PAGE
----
• Worldwide, every 10 seconds one patient dies from DM and DMrelated complications.

• The worldwide estimated impact of undiagnosed DM and DMrelated complications ranges between 30 and 50% for DM type 2.

• A dynamic increase in DM-affected subpopulations is well documented: the epidemic scale, year-by-year it is getting more pessimistic as demonstrated in figure 1 [1].


Figure 1: Worldwide prognosis of the epidemic scale in diabetes.

• DM type 2, historically characterized as an adult-onset disorder, now comprises approximately 30 % of new DM-cases already in the second decade of life, i.e. among teenagers.

• Early onset of DM type 2 leads to a dramatic shift in the oveall appearance of complications characteristic for DM-patients, namely early and highly increased risk as well as poor prognosis for cardiovascular, neurodegenerative and cancer diseases developted secondarily to DM. Direct consequences include: significantly shorter life-span expectation, marked lower life-quality and dramatic increase in the cost burden per DM-patient multiplied by the currently high and epidemically increasing part of the DM-affected subpopulation in the society.

A pandemic scenario for type 2 diabetes mellitus, common neurodegenerative disorders and some types of cancer over the next 10-20 years is considered by a pessimistic prognosis followed by the economic disaster of healthcare systems in a global scale.

Advanced Healthcare Tailored to the Person: What is beyond the Issue?

The principle difference between the current and highly-desirable healthcare is the progress from the unsatisfactory delayed reactive to the advanced predictive and preventive medical health services as summarised in figure 2 [2].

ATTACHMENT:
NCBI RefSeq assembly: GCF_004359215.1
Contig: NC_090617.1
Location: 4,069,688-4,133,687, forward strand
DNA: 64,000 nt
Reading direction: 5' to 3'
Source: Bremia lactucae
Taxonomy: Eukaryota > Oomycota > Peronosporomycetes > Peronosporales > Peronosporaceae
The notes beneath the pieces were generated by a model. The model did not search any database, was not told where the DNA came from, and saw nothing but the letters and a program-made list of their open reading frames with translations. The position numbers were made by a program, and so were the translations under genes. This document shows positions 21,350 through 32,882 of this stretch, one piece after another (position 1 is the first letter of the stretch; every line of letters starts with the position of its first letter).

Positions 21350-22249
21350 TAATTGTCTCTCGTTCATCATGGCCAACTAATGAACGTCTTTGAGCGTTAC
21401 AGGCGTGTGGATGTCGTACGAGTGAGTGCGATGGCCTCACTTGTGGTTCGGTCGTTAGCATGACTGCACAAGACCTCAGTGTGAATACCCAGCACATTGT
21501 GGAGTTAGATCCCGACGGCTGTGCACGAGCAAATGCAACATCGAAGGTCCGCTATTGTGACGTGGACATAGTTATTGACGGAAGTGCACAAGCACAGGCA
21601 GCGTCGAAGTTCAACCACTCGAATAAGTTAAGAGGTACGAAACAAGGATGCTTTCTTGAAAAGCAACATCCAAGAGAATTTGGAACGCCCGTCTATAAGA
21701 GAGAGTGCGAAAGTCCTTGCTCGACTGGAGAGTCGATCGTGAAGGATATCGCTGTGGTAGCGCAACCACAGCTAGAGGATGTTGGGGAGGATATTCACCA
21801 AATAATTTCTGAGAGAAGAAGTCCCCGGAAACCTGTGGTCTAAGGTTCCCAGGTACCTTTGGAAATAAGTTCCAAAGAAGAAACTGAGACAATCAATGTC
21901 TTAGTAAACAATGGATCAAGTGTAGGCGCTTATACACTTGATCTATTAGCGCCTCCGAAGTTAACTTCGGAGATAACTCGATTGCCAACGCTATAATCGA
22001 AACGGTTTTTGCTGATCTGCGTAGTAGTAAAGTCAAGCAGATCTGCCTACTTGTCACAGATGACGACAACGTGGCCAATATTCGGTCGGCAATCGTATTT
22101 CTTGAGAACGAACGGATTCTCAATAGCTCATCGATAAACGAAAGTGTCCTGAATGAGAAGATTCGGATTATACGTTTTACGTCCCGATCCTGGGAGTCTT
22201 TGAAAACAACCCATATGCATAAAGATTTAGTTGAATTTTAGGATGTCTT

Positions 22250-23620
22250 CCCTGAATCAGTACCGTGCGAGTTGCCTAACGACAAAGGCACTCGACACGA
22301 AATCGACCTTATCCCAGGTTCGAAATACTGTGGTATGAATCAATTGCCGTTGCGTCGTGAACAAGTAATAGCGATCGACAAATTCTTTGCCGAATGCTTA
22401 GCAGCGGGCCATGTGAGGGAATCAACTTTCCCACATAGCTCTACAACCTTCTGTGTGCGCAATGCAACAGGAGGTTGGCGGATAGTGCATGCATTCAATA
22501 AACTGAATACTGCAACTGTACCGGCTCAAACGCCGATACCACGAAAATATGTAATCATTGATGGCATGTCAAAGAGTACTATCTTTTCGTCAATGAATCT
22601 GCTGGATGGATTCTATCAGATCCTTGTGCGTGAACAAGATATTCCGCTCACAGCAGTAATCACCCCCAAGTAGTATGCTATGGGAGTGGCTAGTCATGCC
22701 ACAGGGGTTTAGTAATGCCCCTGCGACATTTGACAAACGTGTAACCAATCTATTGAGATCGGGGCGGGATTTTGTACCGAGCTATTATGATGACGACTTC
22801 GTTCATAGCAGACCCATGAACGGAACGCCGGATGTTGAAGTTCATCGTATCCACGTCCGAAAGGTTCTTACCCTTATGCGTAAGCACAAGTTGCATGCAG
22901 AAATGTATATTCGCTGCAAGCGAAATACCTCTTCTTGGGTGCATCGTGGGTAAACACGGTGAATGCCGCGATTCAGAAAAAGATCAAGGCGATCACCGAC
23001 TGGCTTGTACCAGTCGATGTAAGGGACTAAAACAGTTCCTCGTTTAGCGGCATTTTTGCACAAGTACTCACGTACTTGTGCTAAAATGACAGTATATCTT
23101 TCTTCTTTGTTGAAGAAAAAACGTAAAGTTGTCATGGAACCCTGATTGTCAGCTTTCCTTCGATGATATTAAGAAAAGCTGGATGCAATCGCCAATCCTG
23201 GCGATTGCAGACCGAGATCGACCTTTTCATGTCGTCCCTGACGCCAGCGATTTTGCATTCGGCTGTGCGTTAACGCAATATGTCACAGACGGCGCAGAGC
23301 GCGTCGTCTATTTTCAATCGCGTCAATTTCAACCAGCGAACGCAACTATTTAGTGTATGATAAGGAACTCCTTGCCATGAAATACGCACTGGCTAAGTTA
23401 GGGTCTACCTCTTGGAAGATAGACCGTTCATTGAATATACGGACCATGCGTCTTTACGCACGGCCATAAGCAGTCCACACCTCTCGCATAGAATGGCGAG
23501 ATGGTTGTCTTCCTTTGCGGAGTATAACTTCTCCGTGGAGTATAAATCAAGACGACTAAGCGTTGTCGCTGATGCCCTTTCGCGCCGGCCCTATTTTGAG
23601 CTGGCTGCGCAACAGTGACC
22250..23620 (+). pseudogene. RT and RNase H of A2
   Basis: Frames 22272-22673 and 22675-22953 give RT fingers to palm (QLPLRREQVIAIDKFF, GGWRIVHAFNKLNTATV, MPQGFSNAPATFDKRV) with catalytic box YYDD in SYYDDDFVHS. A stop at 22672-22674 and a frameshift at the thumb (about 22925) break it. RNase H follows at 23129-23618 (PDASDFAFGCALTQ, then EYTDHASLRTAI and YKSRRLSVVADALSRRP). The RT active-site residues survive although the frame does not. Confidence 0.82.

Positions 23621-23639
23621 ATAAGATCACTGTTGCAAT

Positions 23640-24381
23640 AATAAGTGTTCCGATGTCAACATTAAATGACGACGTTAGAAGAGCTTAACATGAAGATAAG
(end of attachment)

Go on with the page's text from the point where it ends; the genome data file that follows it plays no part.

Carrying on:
Figure 2: Schematic presentation of the principle difference between the currently applied reactive healthcare (A) and the highly-desirable predictive diagnostics followed by targeted preventive measures and treatments tailored to the person (B) [2].

Being at the forefront of this process, the European Association for Predictive, Preventive and Personalised Medicine (EPMA, www. promotes the paradigm change from delayed interventional to predictive medicine tailored to the person, from reactive to preventive medicine and from disease to wellness. The integrative concept of PPPM is emerging as the focal point of efforts in healthcare aimed at curbing the prevalence of both communicable and non-communicable diseases. The critical role of PPPM in modernisation of healthcare has been acknowledged by the global strategic organizations such as UNO and the National Institutes of Health. However, the “success story” of the extensive realisation of PPPM in medical services depends very much on the consistent implementation of innovative approaches such as the predictive and prognostic omics technologies completed by the cost-effective management of diseases.